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(319d) Rheology of Capillary Foams

Okesanjo, O. - Presenter, Georgia Institute of Technology
Behrens, S. H., Georgia Institute of Technology
Fernandez-Nieves, A., Georgia Institute of Technology
Tennenbaum, M., Georgia Institute of Technology
Aqueous foams are ubiquitous; they appear in a variety of products and processes that span the cosmetics, food, material processing and energy industries. The versatile applicability of foams come as a result of their viscous and elastic properties; for example, foams are exploited as drilling fluids in enhanced oil recovery for their high viscosity. The understanding of foam properties through rheology has been very important to the effective application of foams in different processes and despite challenges of foam instability in foam rheology studies, numerous measurements on the viscoelasticity of foams have been reported. Quite recently, a new class of long-term stable foams called capillary foams have been discovered to create more stable foams than surfactant and particle stabilized foams. The unique architecture of these foams, containing oil-coated bubbles and a gelled network of oil-bridged particles, is expected to affect the rheology of these foams. However, capillary foam rheology and its deviations from traditional foam rheology have not been studied.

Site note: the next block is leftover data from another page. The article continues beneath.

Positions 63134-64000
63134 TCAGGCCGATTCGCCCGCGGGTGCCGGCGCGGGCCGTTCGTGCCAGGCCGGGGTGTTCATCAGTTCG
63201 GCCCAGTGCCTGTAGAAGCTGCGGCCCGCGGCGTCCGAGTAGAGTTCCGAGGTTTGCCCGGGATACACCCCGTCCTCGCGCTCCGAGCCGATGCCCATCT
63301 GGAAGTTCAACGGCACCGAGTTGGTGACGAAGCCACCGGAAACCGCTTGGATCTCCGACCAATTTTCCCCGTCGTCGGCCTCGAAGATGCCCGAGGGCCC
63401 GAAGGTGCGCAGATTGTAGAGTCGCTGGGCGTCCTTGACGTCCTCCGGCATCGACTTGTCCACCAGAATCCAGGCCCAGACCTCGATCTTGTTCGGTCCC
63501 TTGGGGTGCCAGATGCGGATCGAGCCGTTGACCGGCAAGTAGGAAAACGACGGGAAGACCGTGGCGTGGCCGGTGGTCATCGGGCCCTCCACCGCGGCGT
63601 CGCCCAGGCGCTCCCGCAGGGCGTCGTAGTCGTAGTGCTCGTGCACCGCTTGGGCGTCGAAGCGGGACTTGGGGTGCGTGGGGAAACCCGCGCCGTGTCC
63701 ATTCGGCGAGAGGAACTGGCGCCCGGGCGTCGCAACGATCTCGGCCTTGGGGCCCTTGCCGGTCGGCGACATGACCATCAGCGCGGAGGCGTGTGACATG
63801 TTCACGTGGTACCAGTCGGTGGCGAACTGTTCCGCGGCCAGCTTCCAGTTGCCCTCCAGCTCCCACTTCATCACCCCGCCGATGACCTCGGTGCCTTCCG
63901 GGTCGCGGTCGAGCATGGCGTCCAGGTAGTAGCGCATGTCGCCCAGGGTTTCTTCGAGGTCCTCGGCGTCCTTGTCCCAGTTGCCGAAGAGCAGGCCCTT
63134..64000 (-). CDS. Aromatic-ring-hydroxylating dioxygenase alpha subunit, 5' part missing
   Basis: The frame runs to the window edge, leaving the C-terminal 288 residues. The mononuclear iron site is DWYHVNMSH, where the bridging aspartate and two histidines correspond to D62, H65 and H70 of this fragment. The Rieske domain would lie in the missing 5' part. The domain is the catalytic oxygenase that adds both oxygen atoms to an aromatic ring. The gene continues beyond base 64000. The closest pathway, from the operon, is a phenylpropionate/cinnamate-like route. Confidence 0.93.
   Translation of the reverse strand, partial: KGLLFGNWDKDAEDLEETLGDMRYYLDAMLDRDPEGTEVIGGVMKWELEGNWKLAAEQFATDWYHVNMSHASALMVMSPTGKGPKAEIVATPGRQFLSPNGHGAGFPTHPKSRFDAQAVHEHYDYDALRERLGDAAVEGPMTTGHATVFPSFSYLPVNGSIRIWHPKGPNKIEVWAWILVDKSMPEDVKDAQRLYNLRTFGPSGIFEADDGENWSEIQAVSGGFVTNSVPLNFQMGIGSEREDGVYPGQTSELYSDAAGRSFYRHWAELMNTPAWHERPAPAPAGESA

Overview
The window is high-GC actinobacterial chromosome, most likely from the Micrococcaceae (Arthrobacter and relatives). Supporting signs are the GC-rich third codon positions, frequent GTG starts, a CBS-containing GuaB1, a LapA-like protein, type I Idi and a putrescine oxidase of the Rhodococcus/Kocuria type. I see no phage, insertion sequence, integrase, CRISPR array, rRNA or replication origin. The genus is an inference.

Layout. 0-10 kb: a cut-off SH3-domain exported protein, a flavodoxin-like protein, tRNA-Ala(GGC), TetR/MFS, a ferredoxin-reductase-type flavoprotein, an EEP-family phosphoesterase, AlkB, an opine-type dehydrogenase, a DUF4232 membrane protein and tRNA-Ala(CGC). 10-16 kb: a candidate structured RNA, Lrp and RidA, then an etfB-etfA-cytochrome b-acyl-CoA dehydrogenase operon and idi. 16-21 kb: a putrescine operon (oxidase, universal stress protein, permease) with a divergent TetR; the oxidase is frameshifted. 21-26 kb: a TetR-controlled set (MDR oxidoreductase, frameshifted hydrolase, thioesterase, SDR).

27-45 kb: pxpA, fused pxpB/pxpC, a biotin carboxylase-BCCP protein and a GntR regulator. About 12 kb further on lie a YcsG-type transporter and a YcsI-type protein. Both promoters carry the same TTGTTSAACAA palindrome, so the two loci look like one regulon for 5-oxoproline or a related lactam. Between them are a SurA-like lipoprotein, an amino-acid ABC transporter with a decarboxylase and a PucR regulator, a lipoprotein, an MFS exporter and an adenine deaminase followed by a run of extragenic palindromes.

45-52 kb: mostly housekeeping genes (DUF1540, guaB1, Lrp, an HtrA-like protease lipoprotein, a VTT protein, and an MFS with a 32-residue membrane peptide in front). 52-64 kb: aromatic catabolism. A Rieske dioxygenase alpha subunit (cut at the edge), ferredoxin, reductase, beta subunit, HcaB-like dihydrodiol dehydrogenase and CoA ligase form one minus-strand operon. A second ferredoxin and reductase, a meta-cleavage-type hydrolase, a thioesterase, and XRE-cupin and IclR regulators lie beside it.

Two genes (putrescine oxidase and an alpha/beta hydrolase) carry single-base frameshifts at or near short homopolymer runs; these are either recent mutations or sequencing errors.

In this work, we present rheological data on capillary foams. We study the viscoelastic properties of capillary foams by conducting different oscillatory and rotational tests. We compare and discuss our observations on capillary foam properties to the rheological properties reported for traditional aqueous foams and other soft materials. We observe that capillary foams, although significantly different in architecture and composition, have some similarities with conventional foams in their viscoelasticity. Lastly, we discuss, on the basis of the observed properties, the implications of these results and potential applications for capillary foams in tuning of processes and formulation of new foam products.